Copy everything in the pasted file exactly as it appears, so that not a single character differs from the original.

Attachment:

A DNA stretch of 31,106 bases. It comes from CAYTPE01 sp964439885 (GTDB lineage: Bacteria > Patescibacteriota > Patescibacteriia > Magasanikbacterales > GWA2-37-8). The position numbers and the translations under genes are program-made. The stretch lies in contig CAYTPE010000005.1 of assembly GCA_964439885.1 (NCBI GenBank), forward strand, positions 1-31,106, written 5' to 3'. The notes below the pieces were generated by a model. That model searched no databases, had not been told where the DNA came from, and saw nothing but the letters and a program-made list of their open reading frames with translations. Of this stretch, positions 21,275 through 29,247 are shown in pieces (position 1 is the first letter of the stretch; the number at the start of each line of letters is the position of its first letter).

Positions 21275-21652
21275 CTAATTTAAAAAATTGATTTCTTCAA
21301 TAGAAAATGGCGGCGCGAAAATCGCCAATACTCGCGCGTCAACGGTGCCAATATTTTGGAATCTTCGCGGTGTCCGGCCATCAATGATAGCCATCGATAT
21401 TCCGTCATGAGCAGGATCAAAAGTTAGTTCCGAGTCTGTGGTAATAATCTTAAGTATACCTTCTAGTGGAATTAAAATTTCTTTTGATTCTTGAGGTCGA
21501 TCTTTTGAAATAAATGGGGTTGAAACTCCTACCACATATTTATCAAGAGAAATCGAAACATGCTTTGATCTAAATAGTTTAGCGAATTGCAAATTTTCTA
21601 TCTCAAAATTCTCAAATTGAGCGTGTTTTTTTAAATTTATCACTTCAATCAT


A DNA stretch of 31,106 bases. It comes from CAYTPE01 sp964439885 (GTDB lineage: Bacteria > Patescibacteriota > Patescibacteriia > Magasanikbacterales > GWA2-37-8). The position numbers and the translations under genes are program-made. The stretch lies in contig CAYTPE010000005.1 of assembly GCA_964439885.1 (NCBI GenBank), forward strand, positions 1-31,106, written 5' to 3'. The notes below the pieces were generated by a model. That model searched no databases, had not been told where the DNA came from, and saw nothing but the letters and a program-made list of their open reading frames with translations. Of this stretch, positions 21,275 through 29,247 are shown in pieces (position 1 is the first letter of the stretch; the number at the start of each line of letters is the position of its first letter).

Positions 21275-21652
21275 CTAATTTAAAAAATTGATTTCTTCAA
21301 TAGAAAATGGCGGCGCGAAAATCGCCAATACTCGCGCGTCAACGGTGCCAATATTTTGGAATCTTCGCGGTGTCCGGCCATCAATGATAGCCATCGATAT
21401 TCCGTCATGAGCAGGATCAAAAGTTAGTTCCGAGTCTGTGGTAATAATCTTAAGTATACCTTCTAGTGGAATTAAAATTTCTTTTGATTCTTGAGGTCGA
21501 TCTTTTGAAATAAATGGGGTTGAAACTCCTACCACATATTTATCAAGAGAAATCGAAACATGCTTTGATCTAAATAGTTTAGCGAATTGCAAATTTTCTA
21601 TCTCAAAATTCTCAAATTGAGCGTGTTTTTTTAAATTTATCACTTCAATCAT